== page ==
Monday, November 06, 2017

Enforcement forum participants discuss whistleblower developments

By Amanda Maine, J.D.

Jane Norberg, chief of the SEC’s Office of the Whistleblower, said that by the end of the 2016 fiscal year, her office had received more than 18,000 tips and expects to see an uptick in the number of tips for fiscal 2017. Norberg was a panelist on recent whistleblower issues at the Securities Docket’s annual enforcement forum.

Whistleblower award for government employee. Norberg was asked about a footnote in a recent whistleblower award order that stated that the award went to a government worker and how this could be reconciled with the prohibition on using one’s public office for private gain. Norberg, while stating that she could not provide confidential details on the award, assured that the government employee in this situation was covered under an exception. A member of the audience familiar with the case also spoke up, stating that the employee in question was not acting in his official capacity.

Circuit split on internal and external reporting. Panelists also discussed the implications of a federal circuit split on whether the Dodd-Frank Act’s whistleblower protections are available only to those who report misconduct to the SEC (Fifth Circuit) or whether they apply to both internal and external whistleblowers (Second and Ninth Circuits). The Supreme Court is set to hear arguments on November 28.

David Kornblau, formerly of the SEC’s Enforcement Division and currently a partner at Covington & Burling, explained that there will be risks for companies either way. He noted that the Chamber of Commerce has filed a brief siding with the Fifth Circuit interpretation, arguing that the more expansive interpretation would increase costs for companies. Kornblau also speculated whether requiring whistleblowers to first report wrongdoing to the SEC would be a disincentive to reporting their concerns within the company.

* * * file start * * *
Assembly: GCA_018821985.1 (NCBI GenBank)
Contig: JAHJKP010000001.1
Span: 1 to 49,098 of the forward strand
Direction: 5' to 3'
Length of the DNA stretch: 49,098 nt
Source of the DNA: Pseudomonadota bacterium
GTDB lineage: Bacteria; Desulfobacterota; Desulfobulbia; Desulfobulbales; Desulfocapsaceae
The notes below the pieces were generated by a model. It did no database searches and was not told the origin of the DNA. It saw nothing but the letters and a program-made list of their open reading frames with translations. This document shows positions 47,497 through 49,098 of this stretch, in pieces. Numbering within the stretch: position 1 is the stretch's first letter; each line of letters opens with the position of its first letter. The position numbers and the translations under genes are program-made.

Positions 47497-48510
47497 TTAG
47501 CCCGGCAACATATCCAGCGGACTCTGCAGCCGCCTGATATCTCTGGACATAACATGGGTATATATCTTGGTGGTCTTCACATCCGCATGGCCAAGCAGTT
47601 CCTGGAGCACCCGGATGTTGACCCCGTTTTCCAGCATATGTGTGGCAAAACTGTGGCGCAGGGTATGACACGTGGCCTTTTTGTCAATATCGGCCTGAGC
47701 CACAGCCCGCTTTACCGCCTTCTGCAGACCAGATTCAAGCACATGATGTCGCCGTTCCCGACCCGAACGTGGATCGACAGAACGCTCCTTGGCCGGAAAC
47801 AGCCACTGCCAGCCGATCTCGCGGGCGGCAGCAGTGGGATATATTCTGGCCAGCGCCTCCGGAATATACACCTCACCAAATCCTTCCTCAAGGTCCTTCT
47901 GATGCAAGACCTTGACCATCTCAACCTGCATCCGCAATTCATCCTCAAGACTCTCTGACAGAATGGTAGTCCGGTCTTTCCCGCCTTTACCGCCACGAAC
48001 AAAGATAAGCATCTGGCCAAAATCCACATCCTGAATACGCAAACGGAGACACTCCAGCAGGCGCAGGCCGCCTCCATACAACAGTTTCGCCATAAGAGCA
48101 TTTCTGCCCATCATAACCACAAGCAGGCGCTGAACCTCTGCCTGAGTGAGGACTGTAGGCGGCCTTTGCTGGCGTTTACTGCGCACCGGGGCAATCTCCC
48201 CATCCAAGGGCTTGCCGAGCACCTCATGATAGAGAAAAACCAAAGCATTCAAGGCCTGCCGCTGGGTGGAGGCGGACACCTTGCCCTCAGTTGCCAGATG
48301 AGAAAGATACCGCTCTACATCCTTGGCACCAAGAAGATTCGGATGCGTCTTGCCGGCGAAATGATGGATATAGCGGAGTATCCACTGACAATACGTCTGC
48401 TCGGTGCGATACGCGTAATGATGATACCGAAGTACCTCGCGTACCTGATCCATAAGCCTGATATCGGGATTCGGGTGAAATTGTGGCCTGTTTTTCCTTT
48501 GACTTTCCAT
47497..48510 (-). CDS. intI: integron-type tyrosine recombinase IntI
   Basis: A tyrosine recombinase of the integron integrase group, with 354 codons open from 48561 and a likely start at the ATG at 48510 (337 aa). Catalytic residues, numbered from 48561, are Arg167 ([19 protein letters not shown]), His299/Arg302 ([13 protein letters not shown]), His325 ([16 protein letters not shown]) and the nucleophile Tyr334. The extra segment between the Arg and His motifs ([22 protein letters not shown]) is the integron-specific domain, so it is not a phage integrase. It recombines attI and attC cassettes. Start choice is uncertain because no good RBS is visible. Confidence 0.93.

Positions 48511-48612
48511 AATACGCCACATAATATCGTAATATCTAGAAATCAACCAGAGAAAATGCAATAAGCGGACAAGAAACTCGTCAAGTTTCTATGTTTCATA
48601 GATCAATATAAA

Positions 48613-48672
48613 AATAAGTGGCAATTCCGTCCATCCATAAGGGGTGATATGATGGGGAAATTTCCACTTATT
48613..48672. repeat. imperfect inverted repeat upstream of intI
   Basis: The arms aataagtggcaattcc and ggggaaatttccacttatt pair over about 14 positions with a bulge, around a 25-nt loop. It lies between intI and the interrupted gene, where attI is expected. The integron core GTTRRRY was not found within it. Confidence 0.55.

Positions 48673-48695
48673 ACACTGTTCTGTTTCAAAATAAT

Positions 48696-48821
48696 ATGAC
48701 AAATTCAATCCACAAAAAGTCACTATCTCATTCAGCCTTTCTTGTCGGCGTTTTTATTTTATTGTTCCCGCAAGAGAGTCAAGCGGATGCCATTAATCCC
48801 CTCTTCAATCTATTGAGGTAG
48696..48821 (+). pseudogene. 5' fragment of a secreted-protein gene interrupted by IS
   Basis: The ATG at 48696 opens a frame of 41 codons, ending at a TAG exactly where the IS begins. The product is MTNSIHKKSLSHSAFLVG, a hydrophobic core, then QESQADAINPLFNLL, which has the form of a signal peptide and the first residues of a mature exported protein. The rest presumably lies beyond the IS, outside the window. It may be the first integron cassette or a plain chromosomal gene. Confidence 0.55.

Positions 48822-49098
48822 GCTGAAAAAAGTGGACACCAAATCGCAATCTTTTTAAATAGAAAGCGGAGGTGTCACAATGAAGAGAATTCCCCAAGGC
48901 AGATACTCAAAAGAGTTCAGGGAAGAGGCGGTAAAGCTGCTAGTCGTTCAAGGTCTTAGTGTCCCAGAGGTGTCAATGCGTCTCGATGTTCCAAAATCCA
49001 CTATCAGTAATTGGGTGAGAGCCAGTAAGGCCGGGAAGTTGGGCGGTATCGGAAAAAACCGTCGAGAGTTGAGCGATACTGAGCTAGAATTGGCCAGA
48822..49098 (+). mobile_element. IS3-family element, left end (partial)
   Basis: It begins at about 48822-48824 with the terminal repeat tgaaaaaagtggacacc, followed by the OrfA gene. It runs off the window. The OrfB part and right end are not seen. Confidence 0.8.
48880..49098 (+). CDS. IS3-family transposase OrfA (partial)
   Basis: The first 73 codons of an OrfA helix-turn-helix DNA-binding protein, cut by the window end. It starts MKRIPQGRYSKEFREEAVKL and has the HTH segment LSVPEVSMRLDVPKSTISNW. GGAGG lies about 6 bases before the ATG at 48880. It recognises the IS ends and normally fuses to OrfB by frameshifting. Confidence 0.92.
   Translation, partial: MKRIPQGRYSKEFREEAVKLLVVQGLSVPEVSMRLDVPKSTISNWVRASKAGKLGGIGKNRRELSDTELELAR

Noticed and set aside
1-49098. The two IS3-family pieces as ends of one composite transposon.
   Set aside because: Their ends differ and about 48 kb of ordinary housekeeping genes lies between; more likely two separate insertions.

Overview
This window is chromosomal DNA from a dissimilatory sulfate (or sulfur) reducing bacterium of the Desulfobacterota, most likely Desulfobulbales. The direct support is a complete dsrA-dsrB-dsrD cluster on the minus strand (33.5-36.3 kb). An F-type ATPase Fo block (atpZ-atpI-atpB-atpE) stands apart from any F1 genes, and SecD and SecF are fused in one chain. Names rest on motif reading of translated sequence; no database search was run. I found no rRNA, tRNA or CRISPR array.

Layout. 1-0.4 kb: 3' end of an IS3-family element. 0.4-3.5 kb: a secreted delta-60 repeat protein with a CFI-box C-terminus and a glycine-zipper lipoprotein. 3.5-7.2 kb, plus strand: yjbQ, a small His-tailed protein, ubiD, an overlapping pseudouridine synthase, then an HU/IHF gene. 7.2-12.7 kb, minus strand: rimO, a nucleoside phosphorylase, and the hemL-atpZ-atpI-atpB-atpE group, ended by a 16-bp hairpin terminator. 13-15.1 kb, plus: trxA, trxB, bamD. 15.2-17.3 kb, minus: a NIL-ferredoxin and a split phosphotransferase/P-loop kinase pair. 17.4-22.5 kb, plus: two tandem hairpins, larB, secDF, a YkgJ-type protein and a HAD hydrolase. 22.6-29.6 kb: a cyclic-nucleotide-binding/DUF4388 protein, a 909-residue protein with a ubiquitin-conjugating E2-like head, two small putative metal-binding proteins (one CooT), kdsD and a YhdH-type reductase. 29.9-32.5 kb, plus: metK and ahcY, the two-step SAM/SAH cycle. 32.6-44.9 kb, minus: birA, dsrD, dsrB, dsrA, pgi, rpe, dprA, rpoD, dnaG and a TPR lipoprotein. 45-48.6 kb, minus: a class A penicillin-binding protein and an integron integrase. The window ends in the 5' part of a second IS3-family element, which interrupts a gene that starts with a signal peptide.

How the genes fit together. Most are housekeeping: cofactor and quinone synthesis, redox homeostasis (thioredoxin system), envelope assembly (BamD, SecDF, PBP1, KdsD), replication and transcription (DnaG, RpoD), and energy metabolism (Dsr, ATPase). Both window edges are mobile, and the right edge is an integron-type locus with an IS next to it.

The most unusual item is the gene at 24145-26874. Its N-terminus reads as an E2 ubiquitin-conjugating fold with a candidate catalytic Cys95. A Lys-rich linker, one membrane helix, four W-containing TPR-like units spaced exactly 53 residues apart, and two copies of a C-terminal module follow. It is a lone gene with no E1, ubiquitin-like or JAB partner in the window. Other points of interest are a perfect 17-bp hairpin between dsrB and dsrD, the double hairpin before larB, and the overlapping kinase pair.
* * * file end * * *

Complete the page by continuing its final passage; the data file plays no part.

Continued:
Norberg said that most whistleblowers are company insiders and that 80 percent of them reported the misconduct internally. If employees think they won’t be able to make a claim under the expanded Dodd-Frank whistleblower provisions without first reporting to the SEC, the likelihood of people reporting externally rather than internally will go up, she advised.

Phillips & Cohen partner Erika A. Kelton, who has extensive experience representing whistleblowers, said there needs to be a shift in corporate culture where employees are rewarded for reporting misconduct. Some companies may need to reconsider the structure of their incentive compensation policies to make sure that they are not unintentionally rewarding employees who do not report noncompliance.